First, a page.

He was a very lucky man, as he reminded himself every day. It could have been so much worse. He had served with valor in Afghanistan until he stepped on a mine. Having lost one arm and part of a leg, he spent many days in a drug-induced sleep before awaking and starting rehab. The narcotics had been strong and, for many other soldiers, potentially habit-forming, but Joe had never yielded to their mind-altering influence.
He fought off every shackle except nicotine.
His smoking habit became stronger and in control of too much of his life, and of his pocketbook. But wasn’t it better to chain-smoke than to stick a needle into one’s arm, or to pop pills? Smoking also gave him a crutch during those long hours of wondering what civilian life held for a cripple.
After he got out of the service, he lived with his parents. They were not smokers, so when he felt the urge - which was more and more often - he went out on the porch where the blue haze could dissipate harmlessly without endangering anyone’s life - except his own.
Joe tried to quit. He really tried. Many times he sought the advice and companionship of friends who had shaken the filthy habit. He joined support groups. He even went to a “Smoke Stop” clinic where he sat on one side of a glass, smoking, and a counselor on the other side hit him with an electronic burning sensation by means of a wrist attachment every time he took a puff. It worked for a few days.
He finally admitted that his addiction was in total control. But he was alive, and, otherwise, well. Despite having an arm missing and limping on a damaged leg, he was getting to the point where his confidence was returning, and he could start looking for a job. But he admitted to himself that it would have to be a position where he could either work outside or go out for a smoke when the overpowering compulsion struck.
He walked a lot, trying to burn off excess energy and to give his mind and lungs a chance to air out.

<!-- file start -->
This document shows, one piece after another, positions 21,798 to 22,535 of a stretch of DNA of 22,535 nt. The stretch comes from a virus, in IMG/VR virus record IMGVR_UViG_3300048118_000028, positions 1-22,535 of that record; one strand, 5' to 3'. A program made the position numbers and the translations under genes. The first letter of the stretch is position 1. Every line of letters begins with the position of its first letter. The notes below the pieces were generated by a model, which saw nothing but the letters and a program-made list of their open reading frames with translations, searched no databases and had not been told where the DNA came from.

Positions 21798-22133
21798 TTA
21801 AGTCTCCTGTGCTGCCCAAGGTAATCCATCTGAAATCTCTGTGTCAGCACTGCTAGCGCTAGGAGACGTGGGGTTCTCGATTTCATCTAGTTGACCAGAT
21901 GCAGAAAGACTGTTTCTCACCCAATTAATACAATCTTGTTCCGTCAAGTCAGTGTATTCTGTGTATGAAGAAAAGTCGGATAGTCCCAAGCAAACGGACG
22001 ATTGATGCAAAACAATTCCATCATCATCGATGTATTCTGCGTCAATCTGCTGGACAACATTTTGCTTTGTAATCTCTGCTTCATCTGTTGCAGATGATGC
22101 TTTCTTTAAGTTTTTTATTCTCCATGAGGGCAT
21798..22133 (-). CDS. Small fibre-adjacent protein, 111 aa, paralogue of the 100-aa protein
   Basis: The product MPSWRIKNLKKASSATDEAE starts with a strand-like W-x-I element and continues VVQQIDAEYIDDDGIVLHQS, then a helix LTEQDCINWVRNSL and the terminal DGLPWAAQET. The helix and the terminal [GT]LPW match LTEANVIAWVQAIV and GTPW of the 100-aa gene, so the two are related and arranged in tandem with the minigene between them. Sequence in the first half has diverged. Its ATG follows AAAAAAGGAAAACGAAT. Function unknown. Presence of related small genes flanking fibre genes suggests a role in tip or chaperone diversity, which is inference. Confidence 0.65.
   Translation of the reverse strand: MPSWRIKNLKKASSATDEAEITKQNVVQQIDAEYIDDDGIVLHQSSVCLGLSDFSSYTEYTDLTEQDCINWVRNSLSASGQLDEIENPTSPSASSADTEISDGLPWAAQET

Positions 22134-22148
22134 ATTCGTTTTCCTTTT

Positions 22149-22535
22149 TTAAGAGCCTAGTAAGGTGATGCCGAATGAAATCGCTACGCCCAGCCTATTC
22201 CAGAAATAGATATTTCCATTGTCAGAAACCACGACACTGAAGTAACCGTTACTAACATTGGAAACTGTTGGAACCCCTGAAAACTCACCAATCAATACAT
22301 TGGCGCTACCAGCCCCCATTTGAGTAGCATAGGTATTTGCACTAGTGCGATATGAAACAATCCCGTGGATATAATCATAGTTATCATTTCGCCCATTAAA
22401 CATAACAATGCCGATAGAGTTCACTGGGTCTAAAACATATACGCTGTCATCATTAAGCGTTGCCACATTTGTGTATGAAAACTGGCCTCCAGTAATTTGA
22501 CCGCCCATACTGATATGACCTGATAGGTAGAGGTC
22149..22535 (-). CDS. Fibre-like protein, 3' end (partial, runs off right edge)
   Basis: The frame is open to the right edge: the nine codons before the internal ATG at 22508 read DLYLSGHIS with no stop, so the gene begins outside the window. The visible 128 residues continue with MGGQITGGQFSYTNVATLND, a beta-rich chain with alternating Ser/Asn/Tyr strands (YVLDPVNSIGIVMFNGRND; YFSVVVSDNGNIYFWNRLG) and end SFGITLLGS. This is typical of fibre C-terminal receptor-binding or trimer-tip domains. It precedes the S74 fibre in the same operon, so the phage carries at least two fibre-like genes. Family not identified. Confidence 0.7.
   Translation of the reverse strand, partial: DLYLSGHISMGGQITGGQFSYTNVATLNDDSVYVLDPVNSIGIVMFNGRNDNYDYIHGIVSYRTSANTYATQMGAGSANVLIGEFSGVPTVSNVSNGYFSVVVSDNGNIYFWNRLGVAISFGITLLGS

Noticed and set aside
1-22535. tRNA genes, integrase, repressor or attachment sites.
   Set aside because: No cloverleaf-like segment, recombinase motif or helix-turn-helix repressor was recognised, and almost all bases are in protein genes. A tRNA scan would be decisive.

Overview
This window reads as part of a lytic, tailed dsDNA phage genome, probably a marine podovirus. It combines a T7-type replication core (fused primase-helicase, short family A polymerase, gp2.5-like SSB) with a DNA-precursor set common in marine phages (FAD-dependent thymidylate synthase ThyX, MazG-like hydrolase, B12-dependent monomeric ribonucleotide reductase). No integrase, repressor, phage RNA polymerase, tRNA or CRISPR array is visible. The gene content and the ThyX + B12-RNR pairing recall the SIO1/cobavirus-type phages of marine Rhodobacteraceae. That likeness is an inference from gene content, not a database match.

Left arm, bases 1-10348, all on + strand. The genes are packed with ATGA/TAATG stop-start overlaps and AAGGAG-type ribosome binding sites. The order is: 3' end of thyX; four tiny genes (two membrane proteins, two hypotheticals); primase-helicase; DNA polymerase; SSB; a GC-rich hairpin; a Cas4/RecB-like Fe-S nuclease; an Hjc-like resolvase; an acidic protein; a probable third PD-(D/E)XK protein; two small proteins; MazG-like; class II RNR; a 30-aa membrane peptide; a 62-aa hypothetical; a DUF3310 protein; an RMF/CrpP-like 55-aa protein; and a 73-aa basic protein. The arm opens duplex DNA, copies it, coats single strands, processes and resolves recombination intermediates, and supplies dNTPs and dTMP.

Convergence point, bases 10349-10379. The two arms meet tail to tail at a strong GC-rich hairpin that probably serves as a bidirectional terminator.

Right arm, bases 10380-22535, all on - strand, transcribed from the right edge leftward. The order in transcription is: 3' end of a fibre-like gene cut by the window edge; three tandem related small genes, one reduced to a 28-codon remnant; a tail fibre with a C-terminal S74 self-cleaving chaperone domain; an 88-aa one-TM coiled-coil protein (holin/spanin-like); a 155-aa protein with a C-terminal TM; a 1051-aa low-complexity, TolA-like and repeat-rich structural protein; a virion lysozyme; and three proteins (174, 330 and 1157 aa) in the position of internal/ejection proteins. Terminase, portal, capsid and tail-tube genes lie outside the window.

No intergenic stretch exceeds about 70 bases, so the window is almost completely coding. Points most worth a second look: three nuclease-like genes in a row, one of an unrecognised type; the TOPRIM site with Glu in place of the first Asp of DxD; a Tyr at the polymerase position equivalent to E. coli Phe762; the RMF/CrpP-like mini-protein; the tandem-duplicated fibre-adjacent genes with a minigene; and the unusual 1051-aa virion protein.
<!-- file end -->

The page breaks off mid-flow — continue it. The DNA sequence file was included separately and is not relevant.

On his walk one night, he decided to stop in at a neighborhood bar - something he did rarely - and lift a couple. A baseball game was showing on TV, and before he knew it, the “couple” had become four, then five. When he left the saloon, he was, to say the least, wobbly.
He wandered down a strange street, unable to get his bearings, trying to find his way back home. He did not realize that he was staggering around a “street closed” barrier until suddenly there was no street. He fell off a very high cliff with a 200-foot drop to fearsome boulders below. Fortunately, in his frantic scratching around, grabbing for anything to stop his fall, his one hand closed on a large tree root that stuck out of the exposed ground on the bluff wall. He was able to hold on. Not even Afghanistan had posed such danger.
He yelled, but to no avail. No one could possibly hear him on the abandoned street, long ago completely closed because of the cave-in.
After what seemed hours, he heard the engine of a car and realized that someone was deliberately driving up to the edge of the chasm, past the barrier.
Saved! He started to yell when he saw the headlights shining over his head, but then the loud blast of a rock concert reached his ears from the car radio. Must be a couple of teenagers parking here to neck, he thought. Still he struggled to be heard over the din, but it was hopeless. The kids had other things on their minds.
He hung there until his arm began to go to sleep. His fingers became numb. Thank goodness they were practically frozen around the large tree root.
And then there was a break. The concert’s cast left the stage. The attention of the restless crowd was directed to an onstage live commercial for - guess what - Old Smoke cigarettes.
Talk about adding insult to injury!
The adman started fairly quietly but increased his volume at the microphone until he was as overpowering as a cheerleader at a high school game.
“Old Smokes are smooth. They are relaxing. They give you more pleasure than a steak dinner or a cold drink.”
On and on. Joe could do nothing but listen, waiting for a break so that he could make his cries for help heard - if the car’s occupants could still hear.
But the audience was filling any silent gaps with senseless yells and whistles and rhythmic clapping.
The pitchman reached his highest fervor, trying to lead the audience, both present and out there in radio-land, to want a smoke so badly that they would just have to light up, or go out and buy a pack.
Joe now had two miseries: his hanging on the tree root above certain death, and his need for a cancer stick.
“You know you want one!” the con man shouted. “You know your life would be better and more fulfilled if you had an Old Smoke in your mouth right now. You can feel its softness, taste its richness, smell its aroma. You know you need one right now!”
The crowd was fully into his spiel. They screamed and clapped and cheered. Some were already filtering out to find a coffin nail.
Then came the climax. He held up a small sample pack. “If you really want one, right now, raise your hand!”
And that’s how Joe finally quit smoking.